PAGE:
17 Facts About Incense


Incense is aromatic biotic material that releases fragrant smoke when burnt.

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Incense is used for aesthetic reasons, religious worship, aromatherapy, meditation, and ceremony.

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Incense is composed of aromatic plant materials, often combined with essential oils.

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Incense was burnt to counteract or obscure malodorous products of human habitation, but was widely perceived to deter malevolent demons and appease the gods with its pleasant aroma.

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Incense-burning was used both to create pleasing aromas and a medicinal tool.

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Neolithic Asia

Incense was used by Chinese cultures from Neolithic times and became more widespread in the Xia, Shang, and Zhou dynasties.

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Incense usage reached its peak during the Song dynasty with numerous buildings erected specifically for incense ceremonies.

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Incense is available in various forms and degrees of processing.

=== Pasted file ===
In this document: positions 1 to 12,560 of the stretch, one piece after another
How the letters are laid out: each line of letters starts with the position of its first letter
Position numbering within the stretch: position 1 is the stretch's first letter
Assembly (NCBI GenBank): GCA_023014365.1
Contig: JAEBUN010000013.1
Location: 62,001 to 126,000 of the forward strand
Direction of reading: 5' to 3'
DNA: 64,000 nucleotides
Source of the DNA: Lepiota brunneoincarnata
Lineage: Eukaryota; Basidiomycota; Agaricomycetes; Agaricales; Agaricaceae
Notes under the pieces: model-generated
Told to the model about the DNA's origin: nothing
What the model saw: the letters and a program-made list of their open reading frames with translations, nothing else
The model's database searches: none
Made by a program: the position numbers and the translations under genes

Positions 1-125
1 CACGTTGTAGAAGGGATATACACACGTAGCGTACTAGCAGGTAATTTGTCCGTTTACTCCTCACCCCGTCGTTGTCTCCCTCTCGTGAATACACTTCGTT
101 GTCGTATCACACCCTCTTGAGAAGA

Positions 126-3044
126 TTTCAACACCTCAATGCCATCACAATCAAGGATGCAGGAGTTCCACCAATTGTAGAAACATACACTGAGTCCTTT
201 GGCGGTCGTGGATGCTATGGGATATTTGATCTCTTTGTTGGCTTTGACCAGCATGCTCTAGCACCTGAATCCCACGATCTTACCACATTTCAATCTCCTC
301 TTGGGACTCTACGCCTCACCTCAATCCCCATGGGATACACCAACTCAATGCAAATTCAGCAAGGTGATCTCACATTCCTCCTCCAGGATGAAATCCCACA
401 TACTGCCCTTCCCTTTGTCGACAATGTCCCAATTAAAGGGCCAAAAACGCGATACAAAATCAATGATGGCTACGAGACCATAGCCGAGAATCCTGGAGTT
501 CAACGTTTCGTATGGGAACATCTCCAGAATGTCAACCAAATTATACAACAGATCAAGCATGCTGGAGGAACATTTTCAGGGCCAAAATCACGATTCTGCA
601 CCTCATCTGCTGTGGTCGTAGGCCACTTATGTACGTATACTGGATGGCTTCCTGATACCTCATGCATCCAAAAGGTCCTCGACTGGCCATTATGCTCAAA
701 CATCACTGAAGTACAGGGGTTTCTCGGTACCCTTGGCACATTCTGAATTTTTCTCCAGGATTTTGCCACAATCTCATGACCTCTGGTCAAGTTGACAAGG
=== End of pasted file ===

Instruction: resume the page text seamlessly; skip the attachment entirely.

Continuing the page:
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Incense produced in this fashion has a tendency to warp or become misshapen when improperly dried, and as such must be placed in climate-controlled rooms and rotated several times through the drying process.

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Incense is used on special occasions like weddings or on Fridays or generally to perfume the house.

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Incense-stick burning is an everyday practice in traditional Chinese religion.

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Incense made from materials such as citronella can repel mosquitoes and other irritating, distracting, or pestilential insects.

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Incense is used often by people who smoke indoors and do not want the smell to linger.

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Incense clocks are used to time social, medical and religious practices in parts of eastern Asia.

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Incense is claimed to cleanse and restore energy in healing stones.

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Incense smoke contains various contaminants including gaseous pollutants, such as carbon monoxide, nitrogen oxides, sulfur oxides, volatile organic compounds, and adsorbed toxic pollutants.

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Incense burning did not affect lung cancer risk among non-smokers, but it significantly reduced risk among smokers, even after adjusting for lifetime smoking amount.

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